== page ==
Posted by: Yuveer | 2014/10/08 16:19
Hi, I bought my first property last year - a one bedroom loft apartment in a prime location.
I would like to purchase a second property as an investment, however I know that within the next five years I plan to buy a free-standing home for the long term, and rent out my current flat.
At this point in time I hope to have 3 properties in my portfolio - one which I would live in, and two on rent.
I am afraid that when I apply for a third loan - for my long term home - I will be told that my income is tied up in two existing bonds, and might only get a fraction of the loan amount required.
Will this be the case?
Posted by: John Loos | 2014/10/15 14:11
This is a really good question... Banks will
typically not take your full rental income into account to allow for times that
your property might be vacant or where a tenant might not pay you. This is
obviously done to protect both parties as it is in neither the banks' or your
own best interest that you default on your loan commitments. Typically when
clients default on a property and the bank is left with no other recourse than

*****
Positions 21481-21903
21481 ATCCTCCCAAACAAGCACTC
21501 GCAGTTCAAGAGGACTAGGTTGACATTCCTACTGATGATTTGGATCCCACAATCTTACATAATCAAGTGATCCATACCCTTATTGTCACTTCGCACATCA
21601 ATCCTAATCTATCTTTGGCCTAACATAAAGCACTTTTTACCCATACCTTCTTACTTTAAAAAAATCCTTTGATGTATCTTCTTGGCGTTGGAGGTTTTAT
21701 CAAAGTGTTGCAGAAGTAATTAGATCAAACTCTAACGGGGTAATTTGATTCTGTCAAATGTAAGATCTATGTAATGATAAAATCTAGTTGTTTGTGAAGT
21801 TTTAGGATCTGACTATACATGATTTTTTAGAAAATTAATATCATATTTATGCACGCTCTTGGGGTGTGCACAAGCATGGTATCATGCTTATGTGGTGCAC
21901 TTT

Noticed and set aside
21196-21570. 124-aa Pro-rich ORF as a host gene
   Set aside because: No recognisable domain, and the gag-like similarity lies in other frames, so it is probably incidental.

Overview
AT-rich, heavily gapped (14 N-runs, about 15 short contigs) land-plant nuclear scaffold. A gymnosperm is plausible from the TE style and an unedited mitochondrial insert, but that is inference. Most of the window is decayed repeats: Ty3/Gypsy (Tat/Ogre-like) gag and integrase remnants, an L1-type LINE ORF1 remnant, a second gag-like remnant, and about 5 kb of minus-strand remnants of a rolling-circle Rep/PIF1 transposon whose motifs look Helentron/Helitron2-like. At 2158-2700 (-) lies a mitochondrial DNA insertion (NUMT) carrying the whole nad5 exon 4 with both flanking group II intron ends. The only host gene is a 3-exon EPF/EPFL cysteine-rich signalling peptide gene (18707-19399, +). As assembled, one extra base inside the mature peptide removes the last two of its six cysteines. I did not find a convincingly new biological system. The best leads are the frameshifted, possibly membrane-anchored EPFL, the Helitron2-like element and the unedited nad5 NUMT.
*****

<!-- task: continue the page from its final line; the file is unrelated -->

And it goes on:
to sell the property on Sale in Execution we only realise about 60-70% of the
value of the property. As you can see this leaves the client with a shortfall
that they will still be responsible to service despite not owning the property
anymore. So our interests are actually quite aligned in terms of this and we
try to do what is best for both parties to the transaction. As a further
protective measure we also typically allow for the prospect of interest rate
increases when we do your affordability assessment, also just to protect you
that should rates go up, you will still be able to make good on all your
So in conclusion, the risk you point out is
a valid one. To mitigate this risk you have to do your own affordability
calculations in such a way that you have more than enough room to maneuver
should some of these risks play out. Although, not knowing your full financial
circumstances I cannot guarantee that you will be approved, you at least are in
a better position to understand how we look at these aspects from a banks'
thanks and regards,
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